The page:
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St. Joseph Pro Musica Concert
June 6, 1993
Mozart: Marriage of Figaro OvertureVilla-Lobos: Concerto for Guitar | Bach: Magnificat

Wolfgang A. Mozart (1756-1791)
Overture to "The Marriage of Figaro"
A sprightly overture made up of two themes--one brisk, the other lyrical--sets the mood for Mozart's four-act vivacious opera buffa. The original Beaumarchais satirical play on which the opera was based received a completely different emphasis at the hands of librettist Da Ponte and Mozart. Because of the original play's pointed attack on the decadent aristocracy of the day, it had been banned. However, when Mozart and Da Ponte promised to purge the play of political and social implications, they did receive permission from the emperor to proceed. The resulting masterpiece therefore became farce--reflecting the psychology of individuals--rather than social satire. The music is in turn sentimental then noble, poetic then mocking. The work has won a permenent place in the world of opera as perhaps the "perfect opera buffa."

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Heitor Villa-Lobos (1887-1959)
Concerto for Guitar and Small Orchestra

Andantino e andante
Allegretto non troppo
Allegro preciso

Long regarded as Brazil's most important musical figure of the 20th century, Heitor Villa-Lobos is noted not only as a composer of more than 1000 works, but also for his tireless championship of quality music education for the masses and for young people. He received little orthodox musical instruction, but was a performer of skill on cello and guitar. His compositional idiom stems from intimate knowledge of Brazilian folk/popular music; his compositions are full of pseudo-folklore melodies of his own creation. As a young man Villa-Lobos explored original forms with a Brazilian flavor. At the age of 57, following enormous success in the United States, he returned to traditional compositional forms, often employing a virtuoso style, particularly in the concertos for solo instruments and orchestra.

Most of the concertos were commissioned by artists and foreign cultural organizations. They include works for piano, cello, harp, guitar and harmonica. The 1951 Concerto for Guitar, written for the legendary guitarist Andrés Segovia, was scored for chamber orchestra (flute, oboe, clarinet, bassoon, horn, trombone, and strings. Segovia premiered in 1956 with the Houston Symphony Orchestra conducted by Villa-Lobos. The solo instrument in this three-movement work is generally rather subdued until an extended solo cadenza between the second and final movements where it deals with ornamentation and transmutation of the principal themes.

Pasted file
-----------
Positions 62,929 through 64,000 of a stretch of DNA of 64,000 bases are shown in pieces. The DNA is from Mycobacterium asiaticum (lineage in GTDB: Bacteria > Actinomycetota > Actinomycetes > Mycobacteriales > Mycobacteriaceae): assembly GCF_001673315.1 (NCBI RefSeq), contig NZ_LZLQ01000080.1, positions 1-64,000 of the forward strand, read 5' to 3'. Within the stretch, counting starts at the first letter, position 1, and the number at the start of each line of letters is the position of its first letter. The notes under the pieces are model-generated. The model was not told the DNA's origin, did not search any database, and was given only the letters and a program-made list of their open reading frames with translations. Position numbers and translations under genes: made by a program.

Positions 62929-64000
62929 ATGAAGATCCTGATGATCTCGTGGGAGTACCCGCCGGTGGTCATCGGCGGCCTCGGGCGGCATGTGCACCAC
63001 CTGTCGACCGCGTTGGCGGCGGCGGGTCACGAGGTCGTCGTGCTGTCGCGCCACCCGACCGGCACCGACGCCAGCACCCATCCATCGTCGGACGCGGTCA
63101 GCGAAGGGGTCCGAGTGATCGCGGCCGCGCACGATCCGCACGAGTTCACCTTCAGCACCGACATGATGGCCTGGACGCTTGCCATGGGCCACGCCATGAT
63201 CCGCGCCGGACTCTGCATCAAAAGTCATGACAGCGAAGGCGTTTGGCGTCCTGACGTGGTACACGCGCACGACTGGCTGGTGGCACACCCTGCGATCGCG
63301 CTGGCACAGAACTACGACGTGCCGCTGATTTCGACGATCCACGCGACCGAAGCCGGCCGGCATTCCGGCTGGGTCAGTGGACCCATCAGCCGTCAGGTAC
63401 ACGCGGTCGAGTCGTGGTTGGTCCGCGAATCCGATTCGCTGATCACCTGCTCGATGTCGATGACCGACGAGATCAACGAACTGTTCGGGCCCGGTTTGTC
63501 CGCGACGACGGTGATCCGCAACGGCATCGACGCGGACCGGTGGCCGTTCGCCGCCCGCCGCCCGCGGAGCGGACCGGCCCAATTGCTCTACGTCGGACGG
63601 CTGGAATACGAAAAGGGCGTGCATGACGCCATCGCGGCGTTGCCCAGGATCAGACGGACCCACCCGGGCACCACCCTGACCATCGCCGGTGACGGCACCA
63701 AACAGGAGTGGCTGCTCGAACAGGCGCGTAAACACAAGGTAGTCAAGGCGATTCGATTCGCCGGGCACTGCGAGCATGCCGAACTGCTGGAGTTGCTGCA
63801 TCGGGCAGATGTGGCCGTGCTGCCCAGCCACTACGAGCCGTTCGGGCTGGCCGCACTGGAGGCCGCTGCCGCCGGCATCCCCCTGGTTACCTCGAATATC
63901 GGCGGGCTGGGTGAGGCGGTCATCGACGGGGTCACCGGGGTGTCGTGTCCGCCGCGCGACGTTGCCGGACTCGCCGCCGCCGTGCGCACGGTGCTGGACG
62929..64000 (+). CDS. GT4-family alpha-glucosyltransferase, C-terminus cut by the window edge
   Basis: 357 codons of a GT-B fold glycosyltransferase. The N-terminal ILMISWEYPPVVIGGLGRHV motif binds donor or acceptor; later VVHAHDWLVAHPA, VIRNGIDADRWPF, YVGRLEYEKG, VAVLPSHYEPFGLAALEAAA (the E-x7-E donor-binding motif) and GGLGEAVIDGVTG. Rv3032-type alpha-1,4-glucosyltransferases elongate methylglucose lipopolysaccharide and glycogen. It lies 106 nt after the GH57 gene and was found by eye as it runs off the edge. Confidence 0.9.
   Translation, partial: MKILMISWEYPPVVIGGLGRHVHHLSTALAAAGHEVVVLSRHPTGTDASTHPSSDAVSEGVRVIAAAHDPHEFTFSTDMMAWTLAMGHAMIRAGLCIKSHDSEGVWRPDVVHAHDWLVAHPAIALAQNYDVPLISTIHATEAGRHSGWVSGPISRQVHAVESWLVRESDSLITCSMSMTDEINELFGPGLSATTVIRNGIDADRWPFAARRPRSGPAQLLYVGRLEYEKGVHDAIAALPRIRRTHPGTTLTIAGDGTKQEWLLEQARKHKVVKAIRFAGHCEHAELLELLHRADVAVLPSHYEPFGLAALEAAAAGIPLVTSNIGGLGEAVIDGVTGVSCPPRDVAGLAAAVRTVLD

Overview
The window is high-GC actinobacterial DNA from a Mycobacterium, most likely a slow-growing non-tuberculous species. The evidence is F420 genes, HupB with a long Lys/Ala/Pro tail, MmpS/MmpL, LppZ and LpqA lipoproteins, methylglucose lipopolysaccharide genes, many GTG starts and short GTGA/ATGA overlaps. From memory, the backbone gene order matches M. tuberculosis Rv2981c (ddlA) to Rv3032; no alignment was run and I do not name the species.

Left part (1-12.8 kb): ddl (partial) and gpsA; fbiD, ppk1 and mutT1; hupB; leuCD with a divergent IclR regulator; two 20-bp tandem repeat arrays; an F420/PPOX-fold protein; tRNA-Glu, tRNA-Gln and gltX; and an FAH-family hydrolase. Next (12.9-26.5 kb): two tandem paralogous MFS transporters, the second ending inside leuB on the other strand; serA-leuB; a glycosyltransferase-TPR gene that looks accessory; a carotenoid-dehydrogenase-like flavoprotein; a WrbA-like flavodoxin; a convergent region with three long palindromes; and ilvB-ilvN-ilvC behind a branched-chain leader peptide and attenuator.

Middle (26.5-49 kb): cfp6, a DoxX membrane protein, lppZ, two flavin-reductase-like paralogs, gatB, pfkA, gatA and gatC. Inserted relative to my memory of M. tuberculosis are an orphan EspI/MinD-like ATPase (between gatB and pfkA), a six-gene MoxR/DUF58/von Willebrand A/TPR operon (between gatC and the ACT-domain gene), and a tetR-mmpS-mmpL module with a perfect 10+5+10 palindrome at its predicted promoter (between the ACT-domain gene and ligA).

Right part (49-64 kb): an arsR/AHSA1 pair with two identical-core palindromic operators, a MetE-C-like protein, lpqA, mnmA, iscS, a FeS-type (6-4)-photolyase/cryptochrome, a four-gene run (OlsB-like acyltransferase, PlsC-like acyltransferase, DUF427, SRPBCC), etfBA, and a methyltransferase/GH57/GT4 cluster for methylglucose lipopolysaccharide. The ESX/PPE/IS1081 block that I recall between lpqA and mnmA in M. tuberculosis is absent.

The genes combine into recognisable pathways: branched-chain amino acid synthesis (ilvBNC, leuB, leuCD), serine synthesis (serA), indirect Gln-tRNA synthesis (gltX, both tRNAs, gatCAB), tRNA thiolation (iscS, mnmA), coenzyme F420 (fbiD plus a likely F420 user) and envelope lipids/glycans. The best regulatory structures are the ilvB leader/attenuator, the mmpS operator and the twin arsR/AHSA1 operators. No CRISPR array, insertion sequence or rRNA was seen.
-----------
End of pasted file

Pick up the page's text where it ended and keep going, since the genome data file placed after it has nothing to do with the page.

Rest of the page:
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Johann Sebastian Bach (1685-1750)
Magnificat in D Major, BWV 243

During Bach's tenure at Leipzig, it was customary to perform an elaborate Latin Magnificat at vespers on high days. One setting (BWV 243) has survived in two versions. The first, written in 1723, was set for Christmas, Bach having added four movements with Christmas texts to the original Magnificat. Around 1730, he revised the work, removing the Christmas movements, changing the key from E-flat to D, a key more suited for trumpets, and replacing the recorders with flutes. The final result, suitable for liturgical use at any season, is one of Bach's most joyous works, compact in structure, and exuding the same optimism as is found in his Brandenburg Concertos.

The brief movements (lasting an average of three minutes each) feature a five-part chorus, five soloists, and festival baroque orchestra (trumpets, timpani, woodwinds, strings, and organ). Full orchestra and chorus frame the work with the exuberant Magnificat and Gloria Patri. The intervening movements of solos, a duet, a trio, and other choruses exhibit some of Bach's finest displays of text painting.

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Program notes by Linda Mack. Copyright 1993.
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